In a 10-2 decision, a 12-person jury has found Caltrans partly responsible for the 2019 death of 22-year-old pedestrian Josh Howard along Highway 9.
In a verdict announced Wednesday afternoon in Santa Cruz County Superior Court after days of deliberation, they set damages at $19.25 million, ordering Jeremy Shreves, the motorist who struck Howard, to pay 51% ($9,817,500) and Caltrans to pay 49% ($9,432,500).
“The community has spoken up,” said Kelley Howard, Josh’s mother, who brought the lawsuit with Dimitri Jaumoville, the victim’s father. “It was good to hear other people who weren’t related to Josh feel the way I do.”
Howard says pursuing the lawsuit wasn’t about the money, but a way to hold Caltrans accountable for choosing not to fix a busy road with narrow shoulders, despite persistent outcry from area residents.
“This isn’t a way to run a State agency,” she said, giving credit to the local residents who raised their voices with complaints about the dangerous roadway, creating a paper trail that led to the victory. “They just fell on deaf ears, for years.”
While the verdict wasn’t unanimous, one question under the microscope had a 12-0 answer—that the road was dangerous, a point Caltrans’ lawyers had fiercely disputed throughout the trial.
One of the jurors, 81-year-old Santa Cruz resident Alice Tarail, said in voting to hold Caltrans liable, she understood that it could set a precedent.
Having led a walking group through Henry Cowell Redwoods State Park, she was familiar with the section of Highway 9 where Howard was killed, she explained in an interview outside the courtroom after being released.
Tarail said she originally wanted to make the State agency pay a greater percentage of a higher number of overall damages; she said she was impressed with the way the group had, in the end, been able to come up with a compromise that made sense to most.
Jurors had suggested a range of totals, from several hundred thousand to $50 million, she said.
“It was intense,” Tarail said of the process to get to the minimum of nine in-agreement to decide the case. “It took us a while.”
A week earlier, in the same courtroom, plaintiffs’ attorneys had asked jurors for $72 million in damages and to make Caltrans pay 75%, during closing arguments.
Attorney Dana Scruggs argued there needed to be a reckoning for the department’s failure to improve the section of road.
But Shelby Davitt, an attorney for Caltrans, said there’s only one person to blame for Howard’s death: Shreves.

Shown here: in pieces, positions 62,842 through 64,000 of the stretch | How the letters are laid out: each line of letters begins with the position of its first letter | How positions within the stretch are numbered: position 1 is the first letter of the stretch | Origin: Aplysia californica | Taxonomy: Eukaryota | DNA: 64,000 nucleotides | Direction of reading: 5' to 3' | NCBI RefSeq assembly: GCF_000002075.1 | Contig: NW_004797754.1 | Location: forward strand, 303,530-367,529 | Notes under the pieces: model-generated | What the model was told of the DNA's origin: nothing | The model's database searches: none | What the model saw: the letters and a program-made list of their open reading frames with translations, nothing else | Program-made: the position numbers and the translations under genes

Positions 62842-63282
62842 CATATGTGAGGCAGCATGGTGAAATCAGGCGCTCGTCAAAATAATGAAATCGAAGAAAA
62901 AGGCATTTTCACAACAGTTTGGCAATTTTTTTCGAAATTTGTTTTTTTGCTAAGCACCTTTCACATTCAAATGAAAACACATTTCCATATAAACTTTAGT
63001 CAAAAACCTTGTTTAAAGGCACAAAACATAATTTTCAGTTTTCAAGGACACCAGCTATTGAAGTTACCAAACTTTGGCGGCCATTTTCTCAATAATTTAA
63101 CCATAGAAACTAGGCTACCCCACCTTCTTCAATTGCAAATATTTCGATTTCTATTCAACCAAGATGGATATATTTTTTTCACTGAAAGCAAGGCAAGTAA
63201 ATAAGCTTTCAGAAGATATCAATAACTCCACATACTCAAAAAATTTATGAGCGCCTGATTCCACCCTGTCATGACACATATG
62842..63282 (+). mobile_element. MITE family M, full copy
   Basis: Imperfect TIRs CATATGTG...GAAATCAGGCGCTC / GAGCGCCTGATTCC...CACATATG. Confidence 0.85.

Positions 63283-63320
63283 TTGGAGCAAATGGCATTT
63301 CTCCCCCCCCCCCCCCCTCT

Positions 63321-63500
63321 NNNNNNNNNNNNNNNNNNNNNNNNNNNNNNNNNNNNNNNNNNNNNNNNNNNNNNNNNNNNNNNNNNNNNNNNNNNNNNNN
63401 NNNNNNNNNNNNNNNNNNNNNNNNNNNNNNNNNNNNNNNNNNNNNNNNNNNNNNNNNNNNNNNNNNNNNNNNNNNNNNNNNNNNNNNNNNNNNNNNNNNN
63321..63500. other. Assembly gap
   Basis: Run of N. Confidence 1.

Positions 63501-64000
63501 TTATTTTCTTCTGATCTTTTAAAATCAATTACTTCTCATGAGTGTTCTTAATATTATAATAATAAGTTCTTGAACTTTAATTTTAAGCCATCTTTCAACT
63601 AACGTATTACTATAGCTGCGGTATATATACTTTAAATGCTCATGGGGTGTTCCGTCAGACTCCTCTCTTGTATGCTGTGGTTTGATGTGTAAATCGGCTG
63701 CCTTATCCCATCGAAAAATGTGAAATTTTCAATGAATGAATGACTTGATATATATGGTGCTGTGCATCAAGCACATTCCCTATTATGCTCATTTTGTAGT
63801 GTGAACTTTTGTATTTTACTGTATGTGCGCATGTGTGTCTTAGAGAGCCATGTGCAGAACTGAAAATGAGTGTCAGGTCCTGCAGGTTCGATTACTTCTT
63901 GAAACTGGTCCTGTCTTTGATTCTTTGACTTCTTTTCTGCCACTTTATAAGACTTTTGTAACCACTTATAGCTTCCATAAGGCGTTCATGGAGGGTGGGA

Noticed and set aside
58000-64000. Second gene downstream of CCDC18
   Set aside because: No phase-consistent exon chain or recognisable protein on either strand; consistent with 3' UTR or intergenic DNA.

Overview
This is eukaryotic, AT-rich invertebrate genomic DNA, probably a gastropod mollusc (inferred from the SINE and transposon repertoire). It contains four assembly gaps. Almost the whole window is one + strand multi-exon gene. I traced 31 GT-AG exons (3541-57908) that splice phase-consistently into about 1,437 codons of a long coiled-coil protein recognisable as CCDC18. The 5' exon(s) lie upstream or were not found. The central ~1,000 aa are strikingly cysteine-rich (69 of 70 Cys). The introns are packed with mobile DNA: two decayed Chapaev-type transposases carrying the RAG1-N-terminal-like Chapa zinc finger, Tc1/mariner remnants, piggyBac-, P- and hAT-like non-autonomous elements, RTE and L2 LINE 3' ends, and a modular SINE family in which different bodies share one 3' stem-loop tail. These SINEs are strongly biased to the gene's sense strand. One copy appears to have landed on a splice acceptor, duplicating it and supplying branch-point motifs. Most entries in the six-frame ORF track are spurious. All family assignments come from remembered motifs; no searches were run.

“He shouldn’t have drifted towards that edge line,” she said. “He didn’t turn his wheel.”
She clicked to a screen with a giant blue “0” on it, indicating no pedestrian accidents had occurred there prior to Howard’s death.
Davitt also said Caltrans wasn’t provided with any specific “notice” that Highway 9 could be a serious problem in that spot.
“There’s no accident history here,” she said. “Generally complaining about the road is not notice.”
She called the proposed $72 million in damages a “ridiculous” figure “pulled out of thin air.” Instead, she said, the jury could come up with a figure by adding up several different items meant to bring the family joy in memory of Howard.
One of the options she thought of was to provide 21 of the man’s peers with passes to Roaring Camp Railroads; another was making a donation to an animal shelter, since Howard loved cats.
She suggested $1 million might be a more reasonable sum.
Davitt pointed out it took 38 minutes for a plaintiffs’ lawyer to mention the person who actually killed Howard, in his closing statement.
They wanted to go into “everything but” the man behind the wheel of the vehicle that slammed into Howard at 25 miles per hour and then kept scraping the retaining wall for 250 feet, she said.
The next day, attorney Dave Spini delivered the final argument on behalf of the plaintiffs.
He said Caltrans’s guidelines have been developed to account for “lane drift” by motorists and other factors.
“We are focused on the manuals,” he said, owning Davitt’s contention they went into the weeds on design rules to point blame away from Shreves. “We’re focused on the part of the manual that says you need an 8-foot shoulder.”
In fact, because of the retaining wall, it’s actually supposed to be 10 feet there, he continued.
Although his side has the burden of proof, Caltrans should have called a witness who could have explained more about why it was only 4-feet wide, he stated.
“Wouldn’t that be nice?” he asked the jurors, rhetorically. “Wouldn’t that have helped you?”
He criticized the State roads agency for arguing it’s imprudent to spend millions of dollars fixing a section of highway if there haven’t been pedestrian injuries.
“Yikes,” he said. “How many bodies do we need to stack up before we do something?”
And Spini compared the $2,000 a year Davitt had suggested jurors could order Caltrans to pay to cover Roaring Camp passes—which was part of a larger figure—to the $160,000 it had already racked up just for two subject matter experts who testified in the case.
“For years, the community has been pleading with them to do something,” he said. “Caltrans has done nothing. They’ve refused.”
Spini told jurors awarding $72 million in damages was the way to get Caltrans’ attention.
“They’re gonna listen here,” he said. “You’re gonna have to shout. That’s why I requested this number.”
Volkmann ordered the jurors to keep an open mind and avoid communicating about the case, including via social media, and sent them out to deliberate. Then he turned to Howard’s parents.
“I’m extremely sorry for your loss,” he said. “I have two kids of my own.”
Volkmann told the family that he was impressed with how well their lawyers represented their position. And he commended Caltrans’ representatives, too.
“Exceptional efforts,” he said. “All five of these attorneys are welcome in my court at any time.”
After the verdict arrived, Caltrans’ lawyers said it was too soon to say whether they’d appeal the decision.